Monday, 30th October 2017

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The Good ‘Hill’

The Good Doctor is about a talented autistic surgical resident with savant syndrome, who is on a mission to save lives

  • Published 25.11.19, 7:55 PM
  • Updated 25.11.19, 7:55 PM
  • 6 mins read
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Hill Harper as Dr Marcus Andrews in The Good Doctor Still from the series

Popular American medical drama The Good Doctor’s season three is live on SonyLIV. The story revolves around a talented young autistic surgical resident, Dr Shaun Murphy (Freddie Highmore) with savant syndrome, who is on a mission to save lives, amidst the many roadblocks that take a dramatic turn of events during the series.

The season will unfold the drama that will come in Shaun’s way and his brewing relationship with co-worker, Dr Carly Lever (Jasika Nicole). The Woods caught up with actor Hill Harper (of CSI: NY fame), who plays the role of Dr Marcus Andrews in The Good Doctor.

“Someday I want to get to India. I’ve never been there and I want to come there. I’m excited about that prospect,” he says, while settling down for a chat over the phone.

Over the years we have seen many popular medical shows like Grey’s Anatomy or House. What’s different about The Good Doctor?

That’s actually a great question. I think one thing that makes The Good Doctor very different from other medical shows is the fact that it’s about a character attempting to overcome some very serious obstacles. In most of those other shows, there’s a cute or funny lead personality but in our case he is almost the anti-hero. Dr Shaun Murphy doesn’t say the right things at the right time, he doesn’t do the right thing when he’s supposed to. But ultimately he is a genius and it is about overcoming obstacles, about celebrating difference... the reason why I think the show is so popular around the world is because many people around the world can relate to it.

What’s going to be new this season?

The residents are taking up leadership positions themselves. Part of the storyline is that you’re going to see that they are going to lead in surgeries. I think what’s going to be very interesting to explore is how Shaun Murphy or any of the residents for that matter - who have always been mentored - now shift to surgeries and how they behave with each other. I think that’s something really interesting we will explore on the show.

How do you think this show has started a conversation not only about people with autism but also how they are treated at the workplace?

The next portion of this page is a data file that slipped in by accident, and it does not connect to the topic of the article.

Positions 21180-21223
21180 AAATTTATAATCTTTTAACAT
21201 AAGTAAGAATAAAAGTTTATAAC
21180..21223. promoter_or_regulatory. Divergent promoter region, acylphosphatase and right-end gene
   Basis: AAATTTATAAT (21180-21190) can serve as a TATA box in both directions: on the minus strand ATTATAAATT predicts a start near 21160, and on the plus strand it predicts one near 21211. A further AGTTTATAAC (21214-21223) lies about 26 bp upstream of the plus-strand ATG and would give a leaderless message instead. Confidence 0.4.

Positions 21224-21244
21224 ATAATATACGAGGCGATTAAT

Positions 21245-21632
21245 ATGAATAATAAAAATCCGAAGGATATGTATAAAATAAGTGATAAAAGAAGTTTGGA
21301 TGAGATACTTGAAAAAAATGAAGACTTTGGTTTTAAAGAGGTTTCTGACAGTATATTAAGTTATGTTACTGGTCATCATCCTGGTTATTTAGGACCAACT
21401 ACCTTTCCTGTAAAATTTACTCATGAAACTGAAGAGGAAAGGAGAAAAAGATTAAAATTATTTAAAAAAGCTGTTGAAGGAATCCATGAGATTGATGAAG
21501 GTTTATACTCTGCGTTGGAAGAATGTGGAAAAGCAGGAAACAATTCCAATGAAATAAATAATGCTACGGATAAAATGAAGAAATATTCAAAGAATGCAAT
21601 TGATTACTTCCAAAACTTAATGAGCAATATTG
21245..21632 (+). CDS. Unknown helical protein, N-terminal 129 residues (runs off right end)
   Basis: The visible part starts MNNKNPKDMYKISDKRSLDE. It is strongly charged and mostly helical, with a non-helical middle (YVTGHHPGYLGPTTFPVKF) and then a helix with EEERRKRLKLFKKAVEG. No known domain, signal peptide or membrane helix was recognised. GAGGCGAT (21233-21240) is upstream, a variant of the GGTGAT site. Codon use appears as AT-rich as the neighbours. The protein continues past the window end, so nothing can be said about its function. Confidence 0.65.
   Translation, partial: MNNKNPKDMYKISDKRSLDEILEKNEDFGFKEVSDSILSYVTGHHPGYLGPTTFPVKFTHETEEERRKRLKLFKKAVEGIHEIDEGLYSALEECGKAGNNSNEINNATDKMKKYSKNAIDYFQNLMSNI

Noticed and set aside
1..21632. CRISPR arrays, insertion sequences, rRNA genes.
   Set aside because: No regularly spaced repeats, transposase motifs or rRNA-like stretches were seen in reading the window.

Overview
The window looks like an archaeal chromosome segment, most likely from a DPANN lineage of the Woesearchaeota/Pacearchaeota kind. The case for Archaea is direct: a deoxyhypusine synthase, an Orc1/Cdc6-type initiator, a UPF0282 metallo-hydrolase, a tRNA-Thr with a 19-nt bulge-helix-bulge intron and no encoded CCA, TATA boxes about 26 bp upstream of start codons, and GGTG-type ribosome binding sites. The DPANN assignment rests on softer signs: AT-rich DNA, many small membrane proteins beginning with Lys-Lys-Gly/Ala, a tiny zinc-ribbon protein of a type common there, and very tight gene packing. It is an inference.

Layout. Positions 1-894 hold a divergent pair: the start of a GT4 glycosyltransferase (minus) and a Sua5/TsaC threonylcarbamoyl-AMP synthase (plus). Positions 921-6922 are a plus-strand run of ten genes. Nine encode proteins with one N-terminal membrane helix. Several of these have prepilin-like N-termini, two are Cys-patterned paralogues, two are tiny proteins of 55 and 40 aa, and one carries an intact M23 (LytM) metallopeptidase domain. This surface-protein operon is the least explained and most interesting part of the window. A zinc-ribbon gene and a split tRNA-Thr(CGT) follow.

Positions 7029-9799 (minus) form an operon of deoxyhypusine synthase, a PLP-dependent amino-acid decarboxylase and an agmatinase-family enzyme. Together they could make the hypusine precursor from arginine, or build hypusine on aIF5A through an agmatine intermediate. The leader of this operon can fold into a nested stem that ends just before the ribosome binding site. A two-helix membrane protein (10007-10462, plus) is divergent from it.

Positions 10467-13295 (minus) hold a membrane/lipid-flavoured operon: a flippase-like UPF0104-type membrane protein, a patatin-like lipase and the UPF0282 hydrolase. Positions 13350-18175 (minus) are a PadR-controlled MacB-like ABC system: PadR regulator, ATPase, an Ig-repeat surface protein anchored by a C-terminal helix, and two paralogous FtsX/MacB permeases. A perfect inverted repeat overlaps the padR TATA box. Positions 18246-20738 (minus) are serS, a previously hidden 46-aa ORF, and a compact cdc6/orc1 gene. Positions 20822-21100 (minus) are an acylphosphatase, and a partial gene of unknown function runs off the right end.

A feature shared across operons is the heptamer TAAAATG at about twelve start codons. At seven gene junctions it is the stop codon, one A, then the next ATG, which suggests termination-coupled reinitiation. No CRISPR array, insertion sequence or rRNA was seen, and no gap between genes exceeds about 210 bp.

I think very specifically, at least from the people who have reached out to me on social media, people tell me, ‘Hey my son or cousin or daughter deals with autism or issues about autism’. I hear it consistently that they are able to look at the show and say, ‘That’s how I see the world!’ and it helps people understand that different people who are dealing with different issues see the world differently. It doesn’t mean that they are wrong, it just means that they look at things differently and seeing something differently is okay. We don’t always have to look at the world in the exact same way.

Your character Dr Marcus Andrews is a mentor to Dr Shaun Murphy in the show. Did you research or work with kids with autism in order to prepare for such a role?

Yes, I met with a number of young people who are dealing with autism. That was a huge educational experience for me because it really opened my eyes in the same way I think it did for people watching the show. I’m very proud of the writing because at the end of the day it’s really about one of the best writers taking this on in such a beautiful way.

How do you think your character has evolved from the first season till now?

Oh, I’m so happy to see the evolution of the character. It started out as definitely the complete antagonist and now he’s developed a respect and empathy for Shaun. He’s moved into more of a mentorship role but he still believes in tough love. The foundation elements of the character hasn’t changed. But the elements that has to do with the way he sees Shaun and whether Shaun deserves to be there or not, there’s that evolution. In most shows, once the character is established in one way, they keep it that way the whole time. But there’s great writing in this case, they really allow a character to grow and evolve and that’s wonderful.

Dr Marcus Andrews was fired after the events of season two and now been re-hired as an attending surgeon. What can the audience expect from him now?

I think that’s a great question. In the first two seasons, my character was trying to be a leader in the hierarchy scale. Now, he is actually working for people he used to be the boss of. He’s not going to be striving to go to the next level, he’s going to be more relaxed, more humble. At the same time, he goes back to the essence of why he became a surgeon in the first place... it was to help people. He can just help patients now and I think that’s exciting for him.